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March 1, 2005

HD 107146

200433cfull_jpg

The Hubble Space Telescope took this picture of starlit asteroidal and cometary debris encircling the yellow dwarf star HD 107146.

The disc marks an early stage of planetary formation.

Between 30 million and 250 million years old, HD 107146 is a much younger cousin of our 4.5 billion-year-old sun.

Once upon a time, billions of years ago, our Earth and in fact every person on it — past, present and future — were components of a disc just like the one in the (false-color) photograph above.

HD 107146 is 88 light-years from Earth.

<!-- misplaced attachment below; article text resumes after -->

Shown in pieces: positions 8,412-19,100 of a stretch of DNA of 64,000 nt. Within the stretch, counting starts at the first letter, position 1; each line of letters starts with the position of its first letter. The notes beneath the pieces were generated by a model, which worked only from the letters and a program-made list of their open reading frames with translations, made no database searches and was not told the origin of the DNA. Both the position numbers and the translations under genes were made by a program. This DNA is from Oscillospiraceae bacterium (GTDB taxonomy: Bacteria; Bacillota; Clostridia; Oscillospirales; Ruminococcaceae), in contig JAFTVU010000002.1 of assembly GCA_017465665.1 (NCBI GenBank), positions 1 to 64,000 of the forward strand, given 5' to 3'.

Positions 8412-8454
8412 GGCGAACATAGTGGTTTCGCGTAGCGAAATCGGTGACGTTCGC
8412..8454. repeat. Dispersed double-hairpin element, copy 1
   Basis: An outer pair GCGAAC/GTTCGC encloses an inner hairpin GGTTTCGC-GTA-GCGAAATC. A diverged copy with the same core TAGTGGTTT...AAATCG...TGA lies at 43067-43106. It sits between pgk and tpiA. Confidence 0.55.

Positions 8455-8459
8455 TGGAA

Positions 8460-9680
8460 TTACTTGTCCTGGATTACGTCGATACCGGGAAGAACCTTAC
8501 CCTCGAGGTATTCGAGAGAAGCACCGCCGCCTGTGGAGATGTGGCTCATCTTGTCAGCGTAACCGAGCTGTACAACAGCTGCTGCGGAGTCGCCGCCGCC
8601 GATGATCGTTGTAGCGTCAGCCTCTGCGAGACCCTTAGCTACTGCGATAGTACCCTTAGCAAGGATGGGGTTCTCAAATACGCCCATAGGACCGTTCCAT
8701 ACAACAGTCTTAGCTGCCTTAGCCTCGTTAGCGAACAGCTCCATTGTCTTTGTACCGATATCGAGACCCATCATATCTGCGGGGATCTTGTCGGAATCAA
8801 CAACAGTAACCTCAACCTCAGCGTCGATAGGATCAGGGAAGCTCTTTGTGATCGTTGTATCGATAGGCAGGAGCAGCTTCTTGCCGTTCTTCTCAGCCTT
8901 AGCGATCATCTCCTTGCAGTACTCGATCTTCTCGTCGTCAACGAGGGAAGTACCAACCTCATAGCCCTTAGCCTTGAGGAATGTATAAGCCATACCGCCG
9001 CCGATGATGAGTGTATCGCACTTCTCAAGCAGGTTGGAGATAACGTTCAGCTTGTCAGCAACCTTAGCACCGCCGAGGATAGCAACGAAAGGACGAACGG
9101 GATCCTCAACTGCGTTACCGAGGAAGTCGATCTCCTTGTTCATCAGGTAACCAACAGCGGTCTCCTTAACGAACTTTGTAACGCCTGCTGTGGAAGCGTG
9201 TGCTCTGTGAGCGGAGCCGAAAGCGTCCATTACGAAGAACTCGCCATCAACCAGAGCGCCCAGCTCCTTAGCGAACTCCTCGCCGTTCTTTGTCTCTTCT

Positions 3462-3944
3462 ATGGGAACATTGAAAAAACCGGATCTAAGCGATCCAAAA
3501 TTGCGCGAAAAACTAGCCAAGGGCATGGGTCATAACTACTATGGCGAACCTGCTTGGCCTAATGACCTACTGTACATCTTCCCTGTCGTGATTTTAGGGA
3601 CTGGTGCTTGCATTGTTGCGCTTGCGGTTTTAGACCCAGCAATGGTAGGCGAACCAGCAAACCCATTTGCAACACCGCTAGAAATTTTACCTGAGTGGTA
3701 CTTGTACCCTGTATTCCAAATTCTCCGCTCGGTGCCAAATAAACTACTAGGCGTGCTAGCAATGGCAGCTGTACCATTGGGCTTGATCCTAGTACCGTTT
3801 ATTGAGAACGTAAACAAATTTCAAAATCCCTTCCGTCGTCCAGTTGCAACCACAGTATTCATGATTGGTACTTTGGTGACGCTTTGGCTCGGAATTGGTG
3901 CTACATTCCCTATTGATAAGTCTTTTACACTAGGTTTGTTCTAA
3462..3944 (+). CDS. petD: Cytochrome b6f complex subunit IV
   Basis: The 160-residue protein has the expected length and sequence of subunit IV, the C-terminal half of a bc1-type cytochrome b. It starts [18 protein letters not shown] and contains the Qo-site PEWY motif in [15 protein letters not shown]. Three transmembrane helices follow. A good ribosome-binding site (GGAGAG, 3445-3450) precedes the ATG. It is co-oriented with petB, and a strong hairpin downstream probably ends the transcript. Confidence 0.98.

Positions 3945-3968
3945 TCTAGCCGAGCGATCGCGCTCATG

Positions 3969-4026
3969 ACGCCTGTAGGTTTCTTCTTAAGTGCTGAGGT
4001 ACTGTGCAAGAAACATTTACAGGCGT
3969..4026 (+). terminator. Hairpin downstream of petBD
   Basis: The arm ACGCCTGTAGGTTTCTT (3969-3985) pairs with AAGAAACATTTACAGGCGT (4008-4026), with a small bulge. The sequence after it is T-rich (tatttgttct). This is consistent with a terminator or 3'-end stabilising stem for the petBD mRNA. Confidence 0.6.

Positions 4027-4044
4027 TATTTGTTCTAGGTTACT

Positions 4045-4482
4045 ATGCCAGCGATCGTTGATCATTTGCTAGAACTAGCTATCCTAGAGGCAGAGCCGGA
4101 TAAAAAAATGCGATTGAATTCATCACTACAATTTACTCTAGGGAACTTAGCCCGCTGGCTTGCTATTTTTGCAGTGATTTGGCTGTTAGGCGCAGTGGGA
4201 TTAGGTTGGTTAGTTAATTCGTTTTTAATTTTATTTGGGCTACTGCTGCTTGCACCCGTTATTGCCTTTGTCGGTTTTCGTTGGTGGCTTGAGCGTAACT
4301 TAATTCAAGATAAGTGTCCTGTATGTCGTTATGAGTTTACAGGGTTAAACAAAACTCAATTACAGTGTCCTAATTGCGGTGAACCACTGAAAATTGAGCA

Remember, when you consider such statements, that light-years are units of distance, not time.

One light-year is the distance traveled by light (at 186,000 miles/second) in one year.

That's 5,865,696,000,000 miles, in case you don't have a calculator handy.

HD 107146 is 88 times further away.

What a long, strange trip that's gonna be.

March 1, 2005 at 11:01 AM | Permalink


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Comments

I should ask my nine year old to write a number sentence of that. Whew!

Cool blog. Found you via Scott at Blankbaby. Will be back.

Posted by: Brad | Mar 1, 2005 1:09:55 PM

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